We too have reached an inflection point now, at 14 weeks and counting of an industrywide strike that has already taken its toll. Is all the human antipathy to AI warranted? In Moneyball, we are clearly on the side of the innovators, Billy and Pete, and the overlooked potential that is revealed in the baseball algorithms. We’re rooting for the math to win.
But in the current and all-too-real instance of the movie and television industry versus the creators, the genuine dangers can be obscured by invisible gatekeepers using data to make decisions. Moneyball’s protagonists weren’t trying to literally replace actual ball players with AI generated facsimiles. No one was plotting, as in AMPTP’s case, to digitize, store and repurpose actual performances and screenplays, or shred the size of writers’ rooms to ribbons to be replaced by GPT bots or AI assistants, rather than human coordinators. Moneyball was seeking to reframe the “economics” of baseball and optimize the use of players. AMPTP’s goal appears to be seeking to reframe the validity of the human contribution and experience in entertainment. Reduce it to zero and then claim the profits. Moneyball sought the “undervalued” and AMPTP is looking to devolve and devalue the entire workforce that brings us the stories that contain our very existence as a society, as communities, as a human race.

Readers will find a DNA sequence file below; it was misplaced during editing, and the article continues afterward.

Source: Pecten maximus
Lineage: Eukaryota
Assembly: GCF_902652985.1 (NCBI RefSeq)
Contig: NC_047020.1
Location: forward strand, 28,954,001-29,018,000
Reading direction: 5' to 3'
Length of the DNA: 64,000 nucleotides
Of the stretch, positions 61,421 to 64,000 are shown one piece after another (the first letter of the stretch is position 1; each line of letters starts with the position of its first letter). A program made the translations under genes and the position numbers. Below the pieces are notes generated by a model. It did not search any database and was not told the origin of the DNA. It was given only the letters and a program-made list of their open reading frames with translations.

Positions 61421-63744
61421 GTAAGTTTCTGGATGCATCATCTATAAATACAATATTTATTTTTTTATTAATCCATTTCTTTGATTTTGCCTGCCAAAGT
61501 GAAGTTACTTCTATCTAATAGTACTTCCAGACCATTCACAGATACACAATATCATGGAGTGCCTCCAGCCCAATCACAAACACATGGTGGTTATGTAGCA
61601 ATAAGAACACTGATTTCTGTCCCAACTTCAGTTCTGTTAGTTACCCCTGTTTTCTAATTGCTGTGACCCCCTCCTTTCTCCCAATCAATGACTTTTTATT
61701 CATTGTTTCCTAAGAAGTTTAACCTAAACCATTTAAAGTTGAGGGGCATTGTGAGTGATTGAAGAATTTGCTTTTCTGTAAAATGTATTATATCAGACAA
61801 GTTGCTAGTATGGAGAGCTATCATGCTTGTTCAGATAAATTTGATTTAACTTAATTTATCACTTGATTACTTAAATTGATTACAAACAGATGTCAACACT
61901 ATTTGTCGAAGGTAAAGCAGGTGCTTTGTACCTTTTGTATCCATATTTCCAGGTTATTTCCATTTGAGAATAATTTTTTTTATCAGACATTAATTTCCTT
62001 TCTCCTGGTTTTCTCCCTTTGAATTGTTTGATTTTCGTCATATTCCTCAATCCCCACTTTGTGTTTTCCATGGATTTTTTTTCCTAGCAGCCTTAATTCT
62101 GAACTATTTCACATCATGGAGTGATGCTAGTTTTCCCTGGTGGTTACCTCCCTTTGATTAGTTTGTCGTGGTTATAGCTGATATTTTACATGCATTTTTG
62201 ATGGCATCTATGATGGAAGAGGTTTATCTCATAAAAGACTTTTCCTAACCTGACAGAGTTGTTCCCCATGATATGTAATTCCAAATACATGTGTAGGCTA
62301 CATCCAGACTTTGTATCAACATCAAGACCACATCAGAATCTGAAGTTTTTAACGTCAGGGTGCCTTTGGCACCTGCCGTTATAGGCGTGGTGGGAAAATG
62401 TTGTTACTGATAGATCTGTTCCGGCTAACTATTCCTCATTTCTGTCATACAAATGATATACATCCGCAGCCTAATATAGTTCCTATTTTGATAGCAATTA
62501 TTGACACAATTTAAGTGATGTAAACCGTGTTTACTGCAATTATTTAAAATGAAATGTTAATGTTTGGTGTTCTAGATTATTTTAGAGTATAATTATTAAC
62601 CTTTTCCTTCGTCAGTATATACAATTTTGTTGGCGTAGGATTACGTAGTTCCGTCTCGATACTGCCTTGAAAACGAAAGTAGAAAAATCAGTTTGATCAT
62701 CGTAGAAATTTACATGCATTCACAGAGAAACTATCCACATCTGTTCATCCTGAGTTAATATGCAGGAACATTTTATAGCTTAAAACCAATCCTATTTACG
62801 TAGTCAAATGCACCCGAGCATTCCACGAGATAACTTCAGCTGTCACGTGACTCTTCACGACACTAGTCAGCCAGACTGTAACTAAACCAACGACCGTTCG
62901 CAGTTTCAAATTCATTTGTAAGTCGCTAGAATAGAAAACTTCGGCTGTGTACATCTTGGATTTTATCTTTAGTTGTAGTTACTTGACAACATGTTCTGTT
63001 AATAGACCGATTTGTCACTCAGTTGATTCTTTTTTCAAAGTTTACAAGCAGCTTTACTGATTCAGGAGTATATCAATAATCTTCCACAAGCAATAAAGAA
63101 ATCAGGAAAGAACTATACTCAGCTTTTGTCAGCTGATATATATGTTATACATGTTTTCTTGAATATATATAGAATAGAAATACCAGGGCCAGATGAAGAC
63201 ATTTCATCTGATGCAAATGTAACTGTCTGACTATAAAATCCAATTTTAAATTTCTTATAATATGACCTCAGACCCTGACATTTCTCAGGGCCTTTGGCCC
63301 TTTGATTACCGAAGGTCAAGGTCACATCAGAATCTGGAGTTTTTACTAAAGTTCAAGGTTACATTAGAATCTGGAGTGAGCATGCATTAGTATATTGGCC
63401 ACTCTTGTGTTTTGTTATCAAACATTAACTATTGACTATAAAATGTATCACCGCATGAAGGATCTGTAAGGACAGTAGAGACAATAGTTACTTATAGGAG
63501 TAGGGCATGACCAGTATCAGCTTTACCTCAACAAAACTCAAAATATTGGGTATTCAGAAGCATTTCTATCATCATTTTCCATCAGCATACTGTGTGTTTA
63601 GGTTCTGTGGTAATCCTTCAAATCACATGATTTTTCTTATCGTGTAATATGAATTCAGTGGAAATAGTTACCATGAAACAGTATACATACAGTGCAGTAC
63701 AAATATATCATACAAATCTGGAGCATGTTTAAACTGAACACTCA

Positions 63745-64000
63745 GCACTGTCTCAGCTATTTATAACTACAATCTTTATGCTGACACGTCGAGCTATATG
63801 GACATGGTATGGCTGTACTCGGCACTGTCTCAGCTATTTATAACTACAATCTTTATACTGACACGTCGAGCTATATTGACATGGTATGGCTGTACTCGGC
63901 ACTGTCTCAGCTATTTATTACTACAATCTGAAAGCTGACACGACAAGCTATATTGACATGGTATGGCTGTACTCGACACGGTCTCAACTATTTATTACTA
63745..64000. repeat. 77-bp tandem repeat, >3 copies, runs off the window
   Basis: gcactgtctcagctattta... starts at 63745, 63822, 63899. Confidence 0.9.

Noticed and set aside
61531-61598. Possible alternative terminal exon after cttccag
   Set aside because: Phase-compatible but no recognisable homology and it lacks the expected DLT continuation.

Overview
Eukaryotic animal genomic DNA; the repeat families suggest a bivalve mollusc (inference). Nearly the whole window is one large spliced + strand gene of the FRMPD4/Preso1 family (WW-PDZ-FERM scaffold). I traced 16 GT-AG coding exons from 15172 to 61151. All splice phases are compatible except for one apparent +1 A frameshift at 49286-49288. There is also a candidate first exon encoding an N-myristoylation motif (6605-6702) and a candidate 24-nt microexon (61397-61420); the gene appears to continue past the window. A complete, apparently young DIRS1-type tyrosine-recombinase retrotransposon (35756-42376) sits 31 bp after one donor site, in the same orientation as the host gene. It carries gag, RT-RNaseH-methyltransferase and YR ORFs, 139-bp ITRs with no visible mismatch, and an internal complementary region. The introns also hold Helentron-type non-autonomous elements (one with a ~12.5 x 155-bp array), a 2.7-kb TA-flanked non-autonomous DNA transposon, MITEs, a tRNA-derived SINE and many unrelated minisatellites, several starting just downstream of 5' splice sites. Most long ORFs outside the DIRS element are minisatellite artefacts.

Too dramatic? Too over the top? Not really. Think about the consequences of eliminating human hands, hearts and minds in entertainment. I mean. Just think about it for a second or two.
It almost doesn’t bear thinking about, because it is so crazy. Why would we do this? Why would anyone want that? Apparently there are those at the top of the heap who think this is the future. Long live the end of humanity as we understand it.
Given that interpretation, shouldn’t we all be fighting with our whole might to resist this outcome? At the very least, should we not be in full support of the creative unions (and all unions) fighting the good fight at this most perilous time?